Azure Table Storage or Azure CosmosDB Table Storage
The title presents two components that sound very similar, although each one has certain unique characteristics and it is thanks to them that they allow a very wide scope of use cases to be covered. If we also go down to detail, we see that they are not exclusive tools, since both complement each other in a very efficient way, which results in a contribution of value to the organization.
As I have already mentioned on more than one occasion, continuous learning is mandatory whenever you want to offer the best solutions. For this reason, it is highly recommended to visit the Azure Reference Architectures page from time to time and analyze the reasons for the different options, in order to discover the main characteristics of the components involved and, above all, assimilate what makes them special in order to satisfy aspects such as scalability, reliability, efficiency, security. In my case, it is a good practice that I have incorporated into the weekly task plan
As I said, technology is advancing at a good pace and in the case of data, especially. Well, the world of data is not limited to the area of Advanced Analytics and Artificial Intelligence, but goes much further. A good data architect must have an in-depth understanding of the pieces that best fit into the applications that must be built to meet the overall needs of the use case. It is for this reason that both their criteria must be taken into account by the Solution Architect, since they are the real expert in data processing and have the future global vision that will allow linking the solution with systems, now yes, Advanced Analytics and Artificial Intelligence.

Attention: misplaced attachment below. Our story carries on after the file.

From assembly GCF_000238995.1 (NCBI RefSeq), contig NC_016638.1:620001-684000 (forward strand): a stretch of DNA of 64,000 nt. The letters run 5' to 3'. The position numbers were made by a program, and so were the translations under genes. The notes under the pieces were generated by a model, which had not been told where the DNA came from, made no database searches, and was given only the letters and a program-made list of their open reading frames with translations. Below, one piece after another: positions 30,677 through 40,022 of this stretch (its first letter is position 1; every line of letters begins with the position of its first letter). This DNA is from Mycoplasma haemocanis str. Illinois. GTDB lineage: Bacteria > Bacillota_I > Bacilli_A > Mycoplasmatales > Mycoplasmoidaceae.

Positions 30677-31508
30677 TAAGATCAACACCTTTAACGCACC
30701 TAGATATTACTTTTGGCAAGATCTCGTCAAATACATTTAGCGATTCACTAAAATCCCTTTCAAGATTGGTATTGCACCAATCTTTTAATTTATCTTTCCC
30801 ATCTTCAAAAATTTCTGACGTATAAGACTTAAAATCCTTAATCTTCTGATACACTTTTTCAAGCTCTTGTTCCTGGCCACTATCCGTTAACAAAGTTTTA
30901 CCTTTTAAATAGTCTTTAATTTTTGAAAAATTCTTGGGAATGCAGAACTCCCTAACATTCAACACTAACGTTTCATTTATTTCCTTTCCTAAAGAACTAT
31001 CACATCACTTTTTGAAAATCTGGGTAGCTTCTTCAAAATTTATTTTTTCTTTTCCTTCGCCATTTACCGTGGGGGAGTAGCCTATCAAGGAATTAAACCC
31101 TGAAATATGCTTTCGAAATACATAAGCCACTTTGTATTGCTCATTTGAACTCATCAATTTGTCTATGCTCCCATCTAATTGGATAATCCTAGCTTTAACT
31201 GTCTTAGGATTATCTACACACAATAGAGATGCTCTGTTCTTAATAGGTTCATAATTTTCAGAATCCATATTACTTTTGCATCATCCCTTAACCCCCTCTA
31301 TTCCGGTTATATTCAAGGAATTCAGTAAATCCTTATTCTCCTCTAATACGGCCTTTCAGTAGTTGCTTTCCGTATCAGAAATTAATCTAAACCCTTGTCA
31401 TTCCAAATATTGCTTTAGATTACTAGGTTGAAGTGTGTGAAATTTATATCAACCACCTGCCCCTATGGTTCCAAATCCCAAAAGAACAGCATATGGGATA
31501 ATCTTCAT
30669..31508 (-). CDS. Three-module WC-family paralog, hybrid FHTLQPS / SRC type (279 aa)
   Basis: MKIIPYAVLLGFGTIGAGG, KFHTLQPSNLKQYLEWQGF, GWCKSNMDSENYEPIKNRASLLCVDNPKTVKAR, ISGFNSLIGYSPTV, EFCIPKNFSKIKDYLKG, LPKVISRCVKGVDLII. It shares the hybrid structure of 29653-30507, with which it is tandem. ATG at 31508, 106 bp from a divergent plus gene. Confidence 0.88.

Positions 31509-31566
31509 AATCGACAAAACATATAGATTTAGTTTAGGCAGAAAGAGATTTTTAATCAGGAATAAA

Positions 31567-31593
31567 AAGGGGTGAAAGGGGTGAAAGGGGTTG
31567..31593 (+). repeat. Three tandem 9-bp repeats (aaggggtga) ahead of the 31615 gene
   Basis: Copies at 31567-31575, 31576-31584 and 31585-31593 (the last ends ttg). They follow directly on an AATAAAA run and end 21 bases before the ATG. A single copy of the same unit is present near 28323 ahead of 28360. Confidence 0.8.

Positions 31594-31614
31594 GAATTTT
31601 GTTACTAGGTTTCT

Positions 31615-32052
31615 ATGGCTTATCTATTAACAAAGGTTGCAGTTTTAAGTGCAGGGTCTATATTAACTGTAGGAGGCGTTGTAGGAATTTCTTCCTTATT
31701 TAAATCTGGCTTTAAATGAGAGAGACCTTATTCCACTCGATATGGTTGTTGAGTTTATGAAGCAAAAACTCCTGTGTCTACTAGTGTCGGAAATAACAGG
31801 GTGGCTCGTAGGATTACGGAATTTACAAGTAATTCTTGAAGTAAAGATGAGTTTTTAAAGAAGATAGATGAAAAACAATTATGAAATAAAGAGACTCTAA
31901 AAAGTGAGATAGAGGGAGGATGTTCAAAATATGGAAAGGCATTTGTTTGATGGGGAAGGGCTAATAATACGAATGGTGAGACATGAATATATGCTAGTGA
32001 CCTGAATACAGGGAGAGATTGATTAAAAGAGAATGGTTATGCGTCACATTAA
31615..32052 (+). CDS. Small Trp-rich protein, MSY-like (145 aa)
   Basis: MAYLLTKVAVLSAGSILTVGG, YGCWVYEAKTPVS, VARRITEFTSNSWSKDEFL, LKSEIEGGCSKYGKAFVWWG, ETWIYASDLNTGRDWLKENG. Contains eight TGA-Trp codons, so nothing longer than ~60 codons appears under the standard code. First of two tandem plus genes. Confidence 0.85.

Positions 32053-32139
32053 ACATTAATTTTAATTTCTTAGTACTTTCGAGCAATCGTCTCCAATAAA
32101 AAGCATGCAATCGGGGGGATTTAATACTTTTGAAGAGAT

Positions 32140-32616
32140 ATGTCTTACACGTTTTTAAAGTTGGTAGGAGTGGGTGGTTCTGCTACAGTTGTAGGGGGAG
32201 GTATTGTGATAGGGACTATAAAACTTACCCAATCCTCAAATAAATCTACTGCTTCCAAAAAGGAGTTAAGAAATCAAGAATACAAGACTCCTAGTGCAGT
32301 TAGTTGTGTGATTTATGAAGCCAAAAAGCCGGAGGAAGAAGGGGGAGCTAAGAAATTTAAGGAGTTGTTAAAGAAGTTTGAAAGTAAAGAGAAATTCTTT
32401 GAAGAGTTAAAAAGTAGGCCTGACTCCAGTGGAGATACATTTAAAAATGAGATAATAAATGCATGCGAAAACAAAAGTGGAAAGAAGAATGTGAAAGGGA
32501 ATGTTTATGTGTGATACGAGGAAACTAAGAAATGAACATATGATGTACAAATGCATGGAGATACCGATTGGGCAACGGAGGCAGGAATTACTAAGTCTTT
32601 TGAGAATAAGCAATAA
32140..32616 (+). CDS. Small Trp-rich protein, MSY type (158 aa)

Once the claim regarding “ put a data architect in your project ” is finished, I continue
Azure Table Storage is one of the storage formulas within the Azure Storage Account, something that makes it stand out thanks to its high efficiency in terms of cost per storage. Of course, always considering aspects such as the frequency of access.
NOTE : Remember that there are different configurations; Hot, Cold, Archive,… but they are outside the scope of this post.
If we go down to the analysis and comparison between the two we see that:
Of course, there are other important considerations when choosing the component, such as processing the data on a Change Feed based strategy, or encryption options for data at rest, or enabling multiple write regions or even implementing the option of “availability zones”, to improve the resilience of applications,… These are some of the aspects that make CosmosDB a perfect tool for data management.
On the other hand, they are common characteristics to both:
- low latency
- High availability
- flexible schema
And therefore, they fit perfectly into solutions like this one (red area) from Microsoft, where, thanks to the Change Feed from CosmosDB, data is integrated into Azure Storage Table in a very simple way thanks to an Azure Function that also eliminates the data moved in The origin.
Here’s the link to this architecture and also this link to the great Microsoft laboratory to implement an advanced analytics solution in real time through CosmosDB’s Change Feed.
The same thought expressed at the beginning of the post, we cannot stop analyzing architectures or sets of components that allow us to solve the different use cases that arise on a day-to-day basis in business environments. Today we have learned to differentiate between Table Storage and CosmosDB Table Storage, in addition to knowing a simple use case where to apply them together and finally delving into one of the main benefits of Microsoft’s NoSQL, its Change Feed.
Cover photo thanks to Andrea Piacquadio at Pexels
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